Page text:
Why, why, why!

“‘Why was all this?’ he asked himself in the soundless speech of cells receiving and transmitting emotions, ethic was his usual way of communicating with himself. ‘Why was all this fuss? Why was I so humble? I could have struck him! And to think that I was so eager to come to town this morning. Why didn’t I shout to warn the people of my approach?

Untouchable, Raj Anand, p. 41

Here we see Bakha in conflict with how he sees himself and how he is actually perceived by the higher class people. What made this stand out was his anger towards the unnecessary aggression he faced due to prejudice, but then he immediately questions himself as to why he didn’t call out who he was. Here he still cannot seem to accept that the higher class people can ever be truly wrong.

Simple and Direct Truth

“I must say that you passed the test with flying colors, sir. It never occurred to me that you’d hit on such a simple and direct way of getting to the truth.”

– Hammett, The Maltese Falcon, 197

With this we see a direct telling of what morally drives Spade, which is the truth. However, it is how Spade tries to uncover the truth that makes his “goodness” brought into question. Ultimately, Spade exemplifies how good and bad are not concrete examples, and how his gritty American lifestyle makes him the morally confused hero he is.

Dr. Thingumtight

“‘ The law, Dr. Thingumtight, respects the rights of the minority, alive or dead.’ Some ass laughs, and old Biggs sticks his chest out and gets impressive.’ Gentlemen, this is no laughing matter. My client an upright and honourable gentleman – is being tried for his life for his life, gentlemen -and it is the business of the prosecution to show his guilt-if they can—without a shadow of doubt. Now, Dr. Thingumtight, I ask you again, can you solemnly swear, without the least shadow of doubt,-probable, possible shadow of doubt— that this unhappy woman met her death neither sooner nor later than Thursday evening? A probable opinion ? Gentlemen ,we are not Jesuits, we are straightforward Englishmen. You can not ask a British-born jury to convict any man on the authority of a probable opinion.’Hum of applause.”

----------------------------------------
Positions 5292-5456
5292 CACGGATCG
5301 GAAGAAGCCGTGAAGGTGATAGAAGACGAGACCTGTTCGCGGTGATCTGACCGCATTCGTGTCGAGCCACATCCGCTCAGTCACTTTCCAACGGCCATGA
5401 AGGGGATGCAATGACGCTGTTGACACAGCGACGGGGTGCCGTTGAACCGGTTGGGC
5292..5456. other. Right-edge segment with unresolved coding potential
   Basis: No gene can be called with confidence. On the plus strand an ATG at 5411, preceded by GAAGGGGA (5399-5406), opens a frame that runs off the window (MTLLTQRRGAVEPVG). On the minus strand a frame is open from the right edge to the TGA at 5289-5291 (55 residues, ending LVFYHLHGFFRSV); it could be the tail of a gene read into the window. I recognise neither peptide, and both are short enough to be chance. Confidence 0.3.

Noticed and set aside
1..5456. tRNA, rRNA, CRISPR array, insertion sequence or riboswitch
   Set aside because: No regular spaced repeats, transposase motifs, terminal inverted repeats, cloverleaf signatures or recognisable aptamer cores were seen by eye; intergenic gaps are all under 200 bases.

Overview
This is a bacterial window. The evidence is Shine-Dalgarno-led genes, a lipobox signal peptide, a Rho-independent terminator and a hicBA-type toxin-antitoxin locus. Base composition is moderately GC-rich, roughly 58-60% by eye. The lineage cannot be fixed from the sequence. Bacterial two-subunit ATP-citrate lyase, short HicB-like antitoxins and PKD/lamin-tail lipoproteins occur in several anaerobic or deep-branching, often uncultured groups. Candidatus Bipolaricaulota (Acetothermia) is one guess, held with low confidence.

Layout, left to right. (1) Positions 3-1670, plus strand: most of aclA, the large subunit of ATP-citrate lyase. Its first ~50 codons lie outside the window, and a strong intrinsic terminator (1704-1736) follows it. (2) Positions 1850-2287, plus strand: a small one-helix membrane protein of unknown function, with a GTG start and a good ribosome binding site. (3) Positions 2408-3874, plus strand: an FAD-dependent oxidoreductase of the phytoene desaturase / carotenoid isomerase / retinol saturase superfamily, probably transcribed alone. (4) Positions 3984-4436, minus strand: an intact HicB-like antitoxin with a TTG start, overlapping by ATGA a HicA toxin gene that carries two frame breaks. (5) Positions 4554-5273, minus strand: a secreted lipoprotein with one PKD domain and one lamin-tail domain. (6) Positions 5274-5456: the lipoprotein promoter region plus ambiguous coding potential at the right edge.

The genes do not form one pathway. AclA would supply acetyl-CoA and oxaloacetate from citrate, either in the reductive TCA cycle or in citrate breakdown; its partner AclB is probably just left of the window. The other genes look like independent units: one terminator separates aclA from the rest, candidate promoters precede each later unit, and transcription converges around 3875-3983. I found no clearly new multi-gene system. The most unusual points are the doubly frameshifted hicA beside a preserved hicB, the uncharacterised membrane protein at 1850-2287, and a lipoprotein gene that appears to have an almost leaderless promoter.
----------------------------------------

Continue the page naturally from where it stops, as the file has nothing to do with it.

-Sayers, Whose Body, p.36

Lord Peters is mocking the role of doctor’s evidence when it comes to present it to a jury. We also see here the mention of “the rights of the minority” and “straightforward Englishmen” by Lord Peter in a mocking way as a critic to the judicial system.

What? Why?

If she worried about these parties he would not let her give them. Did she wish she had married Peter? But he must go.

He must be off, he said, getting up. But he stood for a moment as if he were about to say something; and she wondered what? Why? There were the roses

-Woolf, Mrs.Dalloway, 116

Here we see some tension between Mr. and Mrs. Dalloway because of the lack of verbal communication between the two. I also find it interesting how Richard goes from one thought about the party and then immediately to thinking about Peter, even though Clarissa has given him no reason to think that.


Falling but not yet fallen

“The snares of the world were its way of sin. He would fall. He had not yet fallen but he would fall silently, in an instant. Not to fall was too hard, too hard; and he felt the silent lapse of his soul, as it would be at some instant to come, falling, falling but not yet fallen, still unfilled, but about to fall.”

-James Joyce, A Portrait of the Artist As A Young Man, (pg. 175)

This passage was the split for me in the story’s tone with how his once very structured and formal speech reverted back to repeating phrases/words, dramatically long sentences, and how one thought took up a whole a paragraph. From this paragraph on the story reads in a very similar way to chapters 1 and 2 versus how it read during chapter 3 and the beginning of chapter 4 (older and more religious influenced Stephen).

A Life Without Extension

“No, no–I only should have had more time. I want another go.”
“Another go?”
“I want an extension.”
“An extension?” Again Doctor Hugh repeated Dencombe’s words, with which he seemed to have been struck. “Don’t you know? I want to what they call ‘live.’ ”
The young man, for good-bye, had taken his hand, which closed with a certain force. They looked at each other hard a
moment. “You will live,” said Doctor Hugh.

-James, “The Middle Years,” p. 348

I thought this was a very pivotal moment in the story, as Dencombe finally admits out loud that he is unsatisfied with his end (something he had been internally struggling with during the whole story), but yet this vulnerability allows for a beautiful friendship to grow.